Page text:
The next great pâtissier
Last night the show “Qui sera le prochain grand pâtissier?” (“Who will the next great pastry chef be?”) premiered on France 2, featuring a competition among 10 young pastry professionals.
After the disappointment of the French version of “The Great British Bake-Off”, I was prepared for the worst, especially since it was on public TV.
I’m glad to say instead that the show was amazing, well done and with very talented professionals.
It was done like other reality show competitions, with a narrating voice-over and participants explaining what they did and how they felt at the moment.
I am now used to reality shows with excessive suspense moments and people saying the same things over and over: yesterday the “Grand Pâtissier” surprised me, though, because it was full of content, with mind-blowing desserts and with a quick pace all evening long.
Oh, and French public television doesn’t have commercial breaks! Two hours and a half of non-stop drooling!
What is “Qui sera le prochain grand pâtissier” about then?
The first of the four episodes was split in 3 parts:
- The challenge at the école Ferrandi in Paris based on the theme “If I were a dessert, I would be…”
- The elimination round
- The training with great professionals
There were 10 young participants aged 19-30 and with already many years of experience: some of them are already chefs in restaurants or owners of their boutique.
The jury as well is exceptional, featuring world champions Christophe Michalak and Pierre Marcolini, Christophe Adam (the former chef of Fauchon, now owner of his chain of shops) and Philippe Urraca (Meilleur Ouvrier de France and President of the Meilleurs Ouvriers de France, an association rewarding the best professionals in pastry).
The first challenge
Candidates had to impress the jury by creating, basically, a dessert that reflected their personality. The “worst” two participants would have then defied each other in the elimination round.
Some desserts were more academical, some more original, some inspired by other great chefs. Here are my favourite (at least aesthetically, since TV still has this silly “I can’t taste” limitation):
The elimination round
The two candidates who performed a bit less well than the others in the first round, were sent to the South-West of France to modernize a traditional dessert called Tourtière du Lot-et-Garonne, made with apples, Armagnac and a sort of phyllo dough. The main difficulty, as a matter of fact, was rolling out the dough by hand to a very thin, almost transparent layer.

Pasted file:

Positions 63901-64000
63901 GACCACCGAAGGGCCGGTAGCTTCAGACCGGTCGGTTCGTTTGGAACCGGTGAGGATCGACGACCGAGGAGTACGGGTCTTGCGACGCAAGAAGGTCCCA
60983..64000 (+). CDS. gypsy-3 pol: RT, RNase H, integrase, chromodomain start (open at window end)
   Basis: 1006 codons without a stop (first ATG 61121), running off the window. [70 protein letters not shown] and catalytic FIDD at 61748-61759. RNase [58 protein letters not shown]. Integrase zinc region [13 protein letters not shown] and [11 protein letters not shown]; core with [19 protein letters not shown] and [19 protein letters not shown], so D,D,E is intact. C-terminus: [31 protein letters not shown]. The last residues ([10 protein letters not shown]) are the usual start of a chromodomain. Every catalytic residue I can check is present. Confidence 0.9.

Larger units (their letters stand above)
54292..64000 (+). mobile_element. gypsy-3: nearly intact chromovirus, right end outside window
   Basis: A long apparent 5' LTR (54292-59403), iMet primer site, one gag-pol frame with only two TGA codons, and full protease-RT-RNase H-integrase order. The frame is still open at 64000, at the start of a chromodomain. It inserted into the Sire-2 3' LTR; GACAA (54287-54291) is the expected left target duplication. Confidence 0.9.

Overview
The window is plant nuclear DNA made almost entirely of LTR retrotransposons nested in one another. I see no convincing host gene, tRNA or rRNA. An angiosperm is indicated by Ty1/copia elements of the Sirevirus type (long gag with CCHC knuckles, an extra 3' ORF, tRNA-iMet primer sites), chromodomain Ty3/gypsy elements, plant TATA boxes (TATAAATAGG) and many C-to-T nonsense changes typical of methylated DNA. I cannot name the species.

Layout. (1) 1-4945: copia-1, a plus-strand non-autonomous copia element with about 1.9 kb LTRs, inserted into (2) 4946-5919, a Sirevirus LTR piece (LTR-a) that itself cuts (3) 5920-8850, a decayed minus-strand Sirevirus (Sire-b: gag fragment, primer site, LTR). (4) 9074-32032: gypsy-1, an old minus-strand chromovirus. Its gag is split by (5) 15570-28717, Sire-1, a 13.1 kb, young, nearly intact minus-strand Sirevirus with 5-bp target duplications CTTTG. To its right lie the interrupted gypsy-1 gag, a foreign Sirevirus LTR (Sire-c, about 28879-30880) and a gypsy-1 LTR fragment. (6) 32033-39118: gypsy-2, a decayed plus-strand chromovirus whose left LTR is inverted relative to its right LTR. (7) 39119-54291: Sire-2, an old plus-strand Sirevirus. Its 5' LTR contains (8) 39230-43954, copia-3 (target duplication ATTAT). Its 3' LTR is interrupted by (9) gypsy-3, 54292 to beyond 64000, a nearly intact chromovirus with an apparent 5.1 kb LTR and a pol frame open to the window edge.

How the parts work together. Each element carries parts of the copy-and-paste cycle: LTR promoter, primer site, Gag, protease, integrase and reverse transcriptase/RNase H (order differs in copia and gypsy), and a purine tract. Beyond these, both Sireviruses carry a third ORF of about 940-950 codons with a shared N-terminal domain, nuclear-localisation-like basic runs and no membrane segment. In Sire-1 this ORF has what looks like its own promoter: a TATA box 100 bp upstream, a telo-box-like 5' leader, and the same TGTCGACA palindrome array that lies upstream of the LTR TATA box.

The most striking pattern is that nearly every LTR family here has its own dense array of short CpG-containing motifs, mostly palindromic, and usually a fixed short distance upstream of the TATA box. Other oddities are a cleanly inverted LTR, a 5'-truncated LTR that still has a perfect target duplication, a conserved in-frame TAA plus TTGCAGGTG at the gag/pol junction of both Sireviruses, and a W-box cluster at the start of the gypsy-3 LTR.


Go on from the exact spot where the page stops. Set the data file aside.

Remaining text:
The training with great professionals
After the elimination of one participant in the second round, the competition continued: the 9 remaining participants were split in 3 groups and sent to three different corners of France to meet three great guest chefs:
- Claire Hetzler @ the Restaurant Lasserre in Paris, voted Pastry chef of the year in 2012 by her peers, famous for her plated desserts
- Alain Chartier in Vannes, Bretagne, an expert in ice creams and ice sculptures
- Patrick Chevallot, Meilleur Ouvrier de France and owner of a big boutique in Val d’Isère
The participants were trained and asked respectively to recreate plated desserts, to modernize a traditional dessert with ice cream and to present it on an ice sculpture, and finally to keep up with the pace of production of a big boutique, waking up at 2am and working with big quantities.
What participants didn’t know until the end was that they were constantly evaluated during this training: another elimination round awaits the less-performing ones, but that… will be on the next episode!
Apart from this (original) abrupt ending, the show is definitely great, and a must for all pastry lovers: I really suggest you look for it online in case you didn’t have the chance to watch it, or in case you simply live outside France! 🙂